Lloyd G. Mayers - A Taste Of Honey

Lloyd G. Mayers A Taste Of Honey (United Artists 1962)

It somehow slipped through the cracks. Lloyd G. Mayers’s A Taste Of Honey, major-league big band organ jazz record.

Lloyd G. Mayers - A Taste Of Honey

Personnel

Lloyd G. Mayers (organ), Clark Terry, Bernie Glow, Doc Severinsen & Snooky Young (trumpet), Britt Woodman, Paul Falise, Tommy Mitchell & Urbie Green (trombone), Don Butterfield (tuba), Barry Galbraith (guitar), George Duvivier (bass), Ed Shaugnessy (drums), Ray Barretto (bongos), Oliver Nelson (arranger)

Recorded

in 1962 in Los Angeles

Released

as UA 14018 in 1962

Track listing

Side A:
A Taste Of Honey
Desafinado
The Good Life
Going Up North
Side B:
The Golden Striker
For All We Know
Jacky-Ing
Alone Together


His name may sound like a movie tycoon but Lloyd G. Mayers was a jazz cat. A swinging cat that has decidedly performed under the radar. Presumably, Mayers was based on the West Coast. He was the pianist on tenor saxophonist Sam “The Man” Taylor’s Plays The Black And The Beautiful and organist on Lou Donaldson’s Rough House Blues in 1963. He also played piano on Oliver Nelson’s Impressions Of Phaedra, issued on United Artists in 1962. Coincidentally, A Taste Of Honey was also released by United Artists in 1962. Furthermore, the personnel is virtually similar. My guess is that, when CBS commissioned Nelson to record the soundtrack to the TV movie A Taste Of Honey, the credits somehow ended up with Mayers, perhaps at the instigation of Nelson. The playing of Mayers, who switched from piano to organ for this date, is a prominent feature.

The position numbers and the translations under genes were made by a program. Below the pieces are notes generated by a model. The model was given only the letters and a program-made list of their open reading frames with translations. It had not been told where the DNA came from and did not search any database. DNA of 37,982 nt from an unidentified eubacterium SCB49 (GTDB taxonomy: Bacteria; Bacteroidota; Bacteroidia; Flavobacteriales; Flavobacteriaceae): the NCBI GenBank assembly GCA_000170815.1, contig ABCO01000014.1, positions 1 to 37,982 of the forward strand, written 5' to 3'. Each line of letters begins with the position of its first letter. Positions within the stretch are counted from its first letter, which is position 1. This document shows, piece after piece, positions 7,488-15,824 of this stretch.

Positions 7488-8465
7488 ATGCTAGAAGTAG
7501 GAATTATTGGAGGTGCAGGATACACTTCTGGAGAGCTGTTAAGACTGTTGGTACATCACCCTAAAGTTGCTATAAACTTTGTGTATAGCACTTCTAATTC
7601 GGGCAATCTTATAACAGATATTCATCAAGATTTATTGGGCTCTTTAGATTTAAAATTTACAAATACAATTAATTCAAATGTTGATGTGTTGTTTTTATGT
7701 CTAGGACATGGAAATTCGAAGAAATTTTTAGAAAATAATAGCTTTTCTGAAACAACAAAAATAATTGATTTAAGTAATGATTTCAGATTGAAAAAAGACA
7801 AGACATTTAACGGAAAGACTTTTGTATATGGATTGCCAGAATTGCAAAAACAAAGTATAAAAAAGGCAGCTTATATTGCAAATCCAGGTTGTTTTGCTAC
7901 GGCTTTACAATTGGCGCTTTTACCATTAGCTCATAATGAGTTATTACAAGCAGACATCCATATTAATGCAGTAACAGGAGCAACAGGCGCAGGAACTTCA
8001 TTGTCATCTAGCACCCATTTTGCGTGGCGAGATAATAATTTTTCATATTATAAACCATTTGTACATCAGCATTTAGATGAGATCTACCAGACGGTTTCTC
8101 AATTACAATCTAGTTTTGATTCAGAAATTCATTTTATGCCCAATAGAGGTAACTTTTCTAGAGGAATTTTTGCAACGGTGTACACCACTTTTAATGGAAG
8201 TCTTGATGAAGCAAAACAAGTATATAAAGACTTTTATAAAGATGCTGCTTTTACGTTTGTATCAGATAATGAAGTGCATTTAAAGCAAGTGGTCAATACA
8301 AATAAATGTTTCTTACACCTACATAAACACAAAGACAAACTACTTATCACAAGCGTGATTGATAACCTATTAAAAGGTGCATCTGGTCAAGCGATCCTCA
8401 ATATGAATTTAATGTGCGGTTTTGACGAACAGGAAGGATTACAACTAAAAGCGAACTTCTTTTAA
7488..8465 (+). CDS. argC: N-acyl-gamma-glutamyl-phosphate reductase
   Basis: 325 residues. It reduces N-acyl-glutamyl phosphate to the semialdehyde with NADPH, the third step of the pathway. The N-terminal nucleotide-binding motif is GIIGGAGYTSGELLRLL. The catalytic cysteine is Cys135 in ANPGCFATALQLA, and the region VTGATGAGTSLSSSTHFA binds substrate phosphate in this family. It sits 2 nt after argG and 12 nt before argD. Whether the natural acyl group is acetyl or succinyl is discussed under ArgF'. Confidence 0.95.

Nelson is the arranger and the band includes trumpeter Clark Terry, trombonist Urbie Green, guitarist Barry Galbraith, bassist George Duvivier and drummer Ed Shaughnessy. It is a blast from start to finish on many levels. Every track is either intriguing or a stone-cold winner. The album features a refreshing diversity of tunes, some more challenging than usually included in organ groove records: the pop tune A Taste Of Honey, Latin standard Desafinado, blues tune Goin’ Up North, The Good Life, John Lewis’s The Golden Striker, Thelonious Monk’s Jacky-Ing and the ballads For All We Know and Alone Together.

Nelson squeezes every inch out of the orchestra. The sound is booming and made all the more interesting with robust calls and responses between brass and reed and inspiring off-beat accents. Nelson also makes the orchestra breathe by occasionally dividing leading roles between drums and bass and tuba. In this respect, the high drama of Alone Together, transformed from a ballad into an exotic medium-tempo tour de force, is exemplary of the outstanding talent of Nelson as arranger.